In wrong answer. The ‘learner’ was to act

In 1962, Stanley Milgram
shocked the entire world with his study on obedience and personal conscience.
He was a psychologist at Yale University who devised an experiment famously
known as ‘The Milgram Experiment’. Milgram selected volunteers by advertising
in the newspaper asking for male participants to be a part in a study about
learning and memory. The real motive behind the experiment was not disclosed to
these participants as he wanted to get genuine behaviors from them.  
When these participants arrived at the lab, they were told that they were going
to be taking part in a study that was trying to look at the effects of
punishment on learning.
There were two participants involved in the study who were to randomly select
from a hat to decide who would be the ‘learner’ and who would be the ‘teacher’.
However, one of the participants was working with the experimenter and choosing
the roles from the hat was not so random since he was given a fixed role as the
‘learner’. This means that the actual participant always got the ‘teacher’
role. While the ‘teacher’ was watching, the experimenter connected a shock
generator to the ‘student’ . The ‘teacher’ was then taken to another room with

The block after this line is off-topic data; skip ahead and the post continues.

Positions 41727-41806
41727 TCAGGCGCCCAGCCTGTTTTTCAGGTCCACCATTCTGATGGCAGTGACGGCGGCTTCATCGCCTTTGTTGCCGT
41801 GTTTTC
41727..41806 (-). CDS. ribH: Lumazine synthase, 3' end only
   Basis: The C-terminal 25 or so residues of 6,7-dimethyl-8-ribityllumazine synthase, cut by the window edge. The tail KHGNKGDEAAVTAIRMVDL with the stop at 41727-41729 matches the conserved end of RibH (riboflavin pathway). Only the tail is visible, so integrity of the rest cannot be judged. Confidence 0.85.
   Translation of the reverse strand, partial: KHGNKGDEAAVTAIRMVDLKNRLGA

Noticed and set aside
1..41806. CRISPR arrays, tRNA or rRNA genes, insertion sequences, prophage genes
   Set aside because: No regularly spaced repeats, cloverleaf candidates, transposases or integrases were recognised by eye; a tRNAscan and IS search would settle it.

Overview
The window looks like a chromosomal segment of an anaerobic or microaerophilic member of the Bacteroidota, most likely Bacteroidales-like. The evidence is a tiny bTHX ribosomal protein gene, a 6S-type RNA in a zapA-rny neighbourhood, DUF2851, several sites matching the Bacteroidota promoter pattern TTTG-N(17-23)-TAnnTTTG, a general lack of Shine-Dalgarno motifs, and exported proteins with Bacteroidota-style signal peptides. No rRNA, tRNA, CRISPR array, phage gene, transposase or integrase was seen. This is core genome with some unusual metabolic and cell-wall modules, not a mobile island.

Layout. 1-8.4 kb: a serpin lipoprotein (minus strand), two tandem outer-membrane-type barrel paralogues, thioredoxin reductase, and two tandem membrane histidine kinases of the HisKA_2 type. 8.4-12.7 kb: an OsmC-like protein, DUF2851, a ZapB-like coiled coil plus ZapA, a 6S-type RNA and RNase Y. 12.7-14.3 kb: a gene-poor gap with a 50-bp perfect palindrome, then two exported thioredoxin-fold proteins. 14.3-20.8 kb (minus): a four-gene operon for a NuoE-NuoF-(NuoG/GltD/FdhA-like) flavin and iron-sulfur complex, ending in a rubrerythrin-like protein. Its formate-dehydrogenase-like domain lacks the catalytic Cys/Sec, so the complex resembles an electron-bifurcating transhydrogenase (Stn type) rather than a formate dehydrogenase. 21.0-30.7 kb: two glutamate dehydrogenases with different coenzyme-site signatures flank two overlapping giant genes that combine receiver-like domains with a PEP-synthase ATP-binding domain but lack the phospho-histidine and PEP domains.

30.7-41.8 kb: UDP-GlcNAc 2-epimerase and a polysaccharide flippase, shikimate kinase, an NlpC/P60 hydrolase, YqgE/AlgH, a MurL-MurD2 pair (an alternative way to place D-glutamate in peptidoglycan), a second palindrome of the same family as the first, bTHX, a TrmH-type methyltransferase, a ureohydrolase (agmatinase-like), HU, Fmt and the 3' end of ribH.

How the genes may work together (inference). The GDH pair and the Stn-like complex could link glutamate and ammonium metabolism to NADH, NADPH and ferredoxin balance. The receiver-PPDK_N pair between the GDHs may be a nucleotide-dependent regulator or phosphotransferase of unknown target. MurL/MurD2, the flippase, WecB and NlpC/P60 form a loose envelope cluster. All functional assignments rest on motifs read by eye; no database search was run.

no visual contact with the ‘learner’ and were introduced to a shock box with a
number of switches in ascending order where the first switch was labelled 15
volts and the last 450 volts which was considered to be extremely intense
shock. He was then asked to teach the ‘learner’ some word pairs where learner
would be shocked every time he gave a wrong answer. If the ‘learner’ gave
correct answer, the ‘teacher’ was to continue and if not, he was to announce
the voltage and then give them a shock at increasing increments for every wrong
answer. The ‘learner’ was to act as he was in pain by screaming loudly and
begging the ‘teacher’ to let him out of there. The experimenter stood behind
the subject encouraging them to continue with the punishments even if they seem
distressed and was to give a series of prods to make sure that the subjects
continue with the test.